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Season starts now for Caleb Swanigan and Purdue

Purdue forward Caleb Swanigan celebrates with teammate Vincent Edwards during the Boilers win at Northwestern on on March 5. (File photo by the Associated Press)
Purdue forward Caleb Swanigan celebrates with teammate Vincent Edwards during the Boilers win at Northwestern on on March 5. (File photo by the Associated Press)

More Information

UP NEXT: Purdue (25-7) vs. Vermont (29-5), NCAA tourney, Milwaukee


TIPOFF: 7:27 p.m., Thursday


TV: truTV


ONLINE: For more on sports, follow Pete DiPrimio via Twitter at www.twitter.com/pdiprimio


 

Copyright 2014 The Associated Press. All rights reserved. This material may not be published, broadcast, rewritten or redistributed.The Associated Press

Boilers aim to prove themselves in NCAA tourney setting

Monday, March 13, 2017 04:48 pm

WEST LAFAYETTE – Caleb Swanigan checks his cell phone from Purdue’s Mackey Arena locker room. He sits opposite his Boiler teammates, part of the group and yet not, goals looming that, if realized, will boost him and the Boilers into uncharted territory.

The sophomore forward already has had a season to remember — Big Ten player of the year, All-America honors from four different organizations, national player-of-the-year contender, more double-doubles than anyone in America (26), and the leader of a conference champion.

But now comes college basketball’s ultimate proving ground. The NCAA Tournament rates with any sporting event in the world, a three-week challenge in which anything can happen, and often does.

Thrive and you can help deliver team glory, set yourself up for a big professional payday or, at least, produce memories that can last a lifetime.

“I'm going to find out about my season now," says Swanigan, a former Homestead standout. "This is where all of my goals are, so I'm going to see what my season's made of now.”

Fourth-seeded Purdue (25-7) opens Midwest Regional play on Thursday in Milwaukee against 13th-seed Vermont (29-5), the nation’s hottest team with a 21-game winning streak. They are among 68 squads vying for a national championship under one-and-done pressure.

“This is everybody's proving ground,” Swanigan says. “This is where you come to play. This is what it's all about.”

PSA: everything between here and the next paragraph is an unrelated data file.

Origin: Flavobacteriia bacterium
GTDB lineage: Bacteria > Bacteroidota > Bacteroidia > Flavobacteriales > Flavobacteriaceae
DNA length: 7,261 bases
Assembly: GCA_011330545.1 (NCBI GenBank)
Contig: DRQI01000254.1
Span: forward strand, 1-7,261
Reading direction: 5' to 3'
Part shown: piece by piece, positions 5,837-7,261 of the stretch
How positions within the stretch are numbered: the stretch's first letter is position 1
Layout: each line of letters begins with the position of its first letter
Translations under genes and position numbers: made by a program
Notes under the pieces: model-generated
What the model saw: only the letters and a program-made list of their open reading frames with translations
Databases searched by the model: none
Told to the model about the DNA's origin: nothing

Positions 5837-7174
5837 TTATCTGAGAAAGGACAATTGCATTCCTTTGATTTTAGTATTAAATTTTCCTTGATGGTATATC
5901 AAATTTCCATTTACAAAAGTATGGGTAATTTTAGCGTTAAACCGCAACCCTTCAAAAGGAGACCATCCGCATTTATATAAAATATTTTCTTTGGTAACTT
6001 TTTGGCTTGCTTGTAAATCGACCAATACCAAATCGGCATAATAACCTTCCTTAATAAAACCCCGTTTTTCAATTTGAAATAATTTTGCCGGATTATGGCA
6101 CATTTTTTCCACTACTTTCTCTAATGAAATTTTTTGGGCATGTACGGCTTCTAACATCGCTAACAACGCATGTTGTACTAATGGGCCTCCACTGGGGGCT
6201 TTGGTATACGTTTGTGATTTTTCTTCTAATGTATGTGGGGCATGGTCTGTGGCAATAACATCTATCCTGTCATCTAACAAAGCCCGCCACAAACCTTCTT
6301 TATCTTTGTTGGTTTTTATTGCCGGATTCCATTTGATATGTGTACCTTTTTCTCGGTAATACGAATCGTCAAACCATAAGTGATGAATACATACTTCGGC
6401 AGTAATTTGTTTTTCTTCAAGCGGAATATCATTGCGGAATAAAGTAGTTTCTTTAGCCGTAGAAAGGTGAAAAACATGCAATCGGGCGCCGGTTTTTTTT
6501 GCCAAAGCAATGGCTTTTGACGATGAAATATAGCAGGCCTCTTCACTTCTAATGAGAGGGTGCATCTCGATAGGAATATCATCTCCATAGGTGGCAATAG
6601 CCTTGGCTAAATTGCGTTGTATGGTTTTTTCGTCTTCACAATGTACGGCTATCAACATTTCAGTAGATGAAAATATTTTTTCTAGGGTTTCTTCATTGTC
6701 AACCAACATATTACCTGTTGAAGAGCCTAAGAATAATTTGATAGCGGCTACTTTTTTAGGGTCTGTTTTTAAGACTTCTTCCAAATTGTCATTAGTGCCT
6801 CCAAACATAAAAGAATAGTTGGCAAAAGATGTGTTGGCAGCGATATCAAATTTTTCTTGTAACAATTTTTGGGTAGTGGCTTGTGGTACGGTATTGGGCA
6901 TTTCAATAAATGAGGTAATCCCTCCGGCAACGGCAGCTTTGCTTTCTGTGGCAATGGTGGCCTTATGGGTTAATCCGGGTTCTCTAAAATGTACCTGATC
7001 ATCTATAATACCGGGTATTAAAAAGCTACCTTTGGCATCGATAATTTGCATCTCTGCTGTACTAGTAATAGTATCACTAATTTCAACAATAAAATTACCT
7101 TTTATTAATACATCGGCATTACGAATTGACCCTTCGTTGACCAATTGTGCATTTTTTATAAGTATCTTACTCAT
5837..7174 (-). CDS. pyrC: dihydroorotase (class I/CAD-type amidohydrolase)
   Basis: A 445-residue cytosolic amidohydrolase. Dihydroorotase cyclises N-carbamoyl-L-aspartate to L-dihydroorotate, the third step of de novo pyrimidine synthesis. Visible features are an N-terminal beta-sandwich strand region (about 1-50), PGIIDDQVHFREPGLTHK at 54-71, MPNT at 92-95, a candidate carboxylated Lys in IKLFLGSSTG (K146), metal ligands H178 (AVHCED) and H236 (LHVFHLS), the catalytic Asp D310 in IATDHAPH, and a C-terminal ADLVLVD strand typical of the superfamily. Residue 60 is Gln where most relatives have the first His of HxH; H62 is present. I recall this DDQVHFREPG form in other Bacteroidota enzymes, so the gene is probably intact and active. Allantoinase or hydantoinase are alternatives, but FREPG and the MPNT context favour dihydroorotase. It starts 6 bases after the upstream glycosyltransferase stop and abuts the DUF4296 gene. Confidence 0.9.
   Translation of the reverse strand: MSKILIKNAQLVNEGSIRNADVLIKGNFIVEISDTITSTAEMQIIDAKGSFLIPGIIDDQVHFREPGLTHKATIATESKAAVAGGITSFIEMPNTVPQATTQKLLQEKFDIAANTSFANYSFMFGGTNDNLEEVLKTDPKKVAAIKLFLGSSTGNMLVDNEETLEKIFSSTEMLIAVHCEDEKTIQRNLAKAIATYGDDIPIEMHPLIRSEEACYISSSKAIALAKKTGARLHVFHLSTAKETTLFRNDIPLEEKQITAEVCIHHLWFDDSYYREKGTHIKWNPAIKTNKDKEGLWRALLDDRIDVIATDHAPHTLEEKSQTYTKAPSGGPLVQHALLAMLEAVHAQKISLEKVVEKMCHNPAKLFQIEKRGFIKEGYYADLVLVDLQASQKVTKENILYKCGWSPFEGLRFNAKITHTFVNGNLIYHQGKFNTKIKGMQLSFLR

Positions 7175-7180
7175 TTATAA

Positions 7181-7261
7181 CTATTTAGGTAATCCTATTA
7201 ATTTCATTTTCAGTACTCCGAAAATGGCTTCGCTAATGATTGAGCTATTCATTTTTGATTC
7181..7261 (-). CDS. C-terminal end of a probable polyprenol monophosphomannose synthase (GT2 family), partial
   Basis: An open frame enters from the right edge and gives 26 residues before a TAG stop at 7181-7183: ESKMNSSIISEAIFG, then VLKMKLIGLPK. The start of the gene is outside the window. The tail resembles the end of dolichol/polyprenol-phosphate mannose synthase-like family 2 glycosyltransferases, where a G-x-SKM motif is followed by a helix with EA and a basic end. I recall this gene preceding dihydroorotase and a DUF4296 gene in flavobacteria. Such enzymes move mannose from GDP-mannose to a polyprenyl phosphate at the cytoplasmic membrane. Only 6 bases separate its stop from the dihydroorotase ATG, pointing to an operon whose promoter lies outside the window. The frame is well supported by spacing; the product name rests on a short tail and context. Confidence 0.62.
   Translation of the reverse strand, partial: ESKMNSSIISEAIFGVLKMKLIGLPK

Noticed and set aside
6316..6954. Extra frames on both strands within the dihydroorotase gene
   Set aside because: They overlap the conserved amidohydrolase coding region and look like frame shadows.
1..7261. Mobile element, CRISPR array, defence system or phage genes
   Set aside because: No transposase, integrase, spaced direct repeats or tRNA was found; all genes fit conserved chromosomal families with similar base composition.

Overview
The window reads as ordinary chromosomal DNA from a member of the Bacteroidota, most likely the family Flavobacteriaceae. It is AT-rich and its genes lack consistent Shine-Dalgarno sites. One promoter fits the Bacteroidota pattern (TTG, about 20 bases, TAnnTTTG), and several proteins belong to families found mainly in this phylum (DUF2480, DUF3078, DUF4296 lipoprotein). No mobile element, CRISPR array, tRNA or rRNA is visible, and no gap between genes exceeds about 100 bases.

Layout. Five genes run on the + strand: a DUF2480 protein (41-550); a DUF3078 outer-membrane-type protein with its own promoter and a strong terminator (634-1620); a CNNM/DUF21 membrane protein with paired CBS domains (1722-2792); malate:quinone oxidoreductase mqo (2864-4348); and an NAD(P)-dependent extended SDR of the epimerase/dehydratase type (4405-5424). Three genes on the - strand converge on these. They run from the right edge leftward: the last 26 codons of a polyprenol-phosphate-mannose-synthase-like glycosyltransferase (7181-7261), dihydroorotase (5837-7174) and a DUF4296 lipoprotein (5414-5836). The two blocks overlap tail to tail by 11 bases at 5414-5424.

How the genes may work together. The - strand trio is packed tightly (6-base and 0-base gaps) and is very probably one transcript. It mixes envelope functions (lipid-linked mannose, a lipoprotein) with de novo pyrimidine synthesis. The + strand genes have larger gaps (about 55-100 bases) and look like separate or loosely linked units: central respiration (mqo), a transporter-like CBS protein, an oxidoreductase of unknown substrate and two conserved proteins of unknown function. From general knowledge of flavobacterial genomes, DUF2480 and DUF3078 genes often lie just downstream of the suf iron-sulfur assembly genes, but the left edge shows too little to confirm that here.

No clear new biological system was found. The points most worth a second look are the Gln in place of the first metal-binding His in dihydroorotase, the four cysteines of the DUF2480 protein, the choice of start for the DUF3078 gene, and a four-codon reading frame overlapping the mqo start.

Is there a chance that Swanigan, given the national spotlight, could try to do too much?

Coach Matt Painter doesn’t see it happening.

“No, not really. He’s the one (opponents) make a decision on — how they’ll double him, when they’ll double him. It’s the same with (center Isaac Haas).

“We play differently than a lot of people because we play through our post so much. How these teams will handle that will be a big question mark. They don’t face people like that. I know they can’t do anything we haven’t seen.

“Caleb has confidence and that helps him. I played with (former college player of the year) Glenn Robinson, and when you’re with guys who are really good and who believe in themselves, they help you more than they hurt you. No question.”

The Boilers once were a model of NCAA tourney consistency, winning 14 straight opening-round games under Painter and Gene Keady.

Two consecutive seasons of one-and-done heartbreaks — blowing late leads in both — have fans on edge.

The players … not so much.

“There’s no pressure,” Swanigan says. “It’s just a game. There’s not anything life threatening. I’ve been doing what I’ve been doing for a while. We all have.”

Purdue’s last game was a bitter disappointment. It blew a winnable game against Michigan in Friday’s Big Ten tourney quarterfinals, losing in overtime as it did in its last two NCAA tourney games to Cincinnati and Arkansas Little Rock.

No matter. This is a new story and the Boilers are determined to provide a happier ending.

“There’s a huge sense of urgency,” Swanigan says, “but it’s mostly about being ready for Vermont and playing another game. We’re capable of doing our best, of giving Vermont our best.”

That best will be necessary because Vermont is no pushover. USA Today called the Catamounts a “Cinderella” because of their patient and efficient offense, a scoring defense that ranks in the top 12 nationally (63.2 points allowed) and because 13th seeds have upset No. 4 seeds 26 times in tourney history.

It happened most recently last year, when Hawaii stunned Cal.

Vermont hasn’t lost since falling to Butler just before Christmas, and cruised to a 16-0 America East Conference record before sweeping to the conference tourney title.

It has the America East Conference player of the year in point guard Trae Bell-Haynes (11.3 points, 3.9 assists, 1.1 steals), the defensive player of the year in guard Dre Wills (among the league leaders in blocks and steals), the Sixth Man of the Year in forward Darren Payen (7.1 points, 2.4 rebounds, 71 percent shooting) and the conference’s top newcomer in freshman forward Anthony Lamb (12.6 points, 5.4 rebounds, 1.2 blocks).

Plus, John Becker was named America East coach of the year for the second time.

Still, the Catamounts have no one taller than 6-8, and did lost to Purdue at Mackey Arena last season, 107-79, which has no relevance now.

“I know they’ve won 21 straight games and went undefeated in their conference,” forward Vincent Edwards says. “That speaks for itself. That’s impressive. They’re a good, solid team.”

The Boilers project as a better one. On Thursday they’ll get the chance to prove it.

This column is the commentary of the writer and does not necessarily reflect the views or opinions of The News-Sentinel. Email Pete DiPrimio at pdiprimio@news-sentinel.com.

More Information

UP NEXT: Purdue (25-7) vs. Vermont (29-5), NCAA tourney, Milwaukee


TIPOFF: 7:27 p.m., Thursday


TV: truTV


ONLINE: For more on sports, follow Pete DiPrimio via Twitter at www.twitter.com/pdiprimio


 

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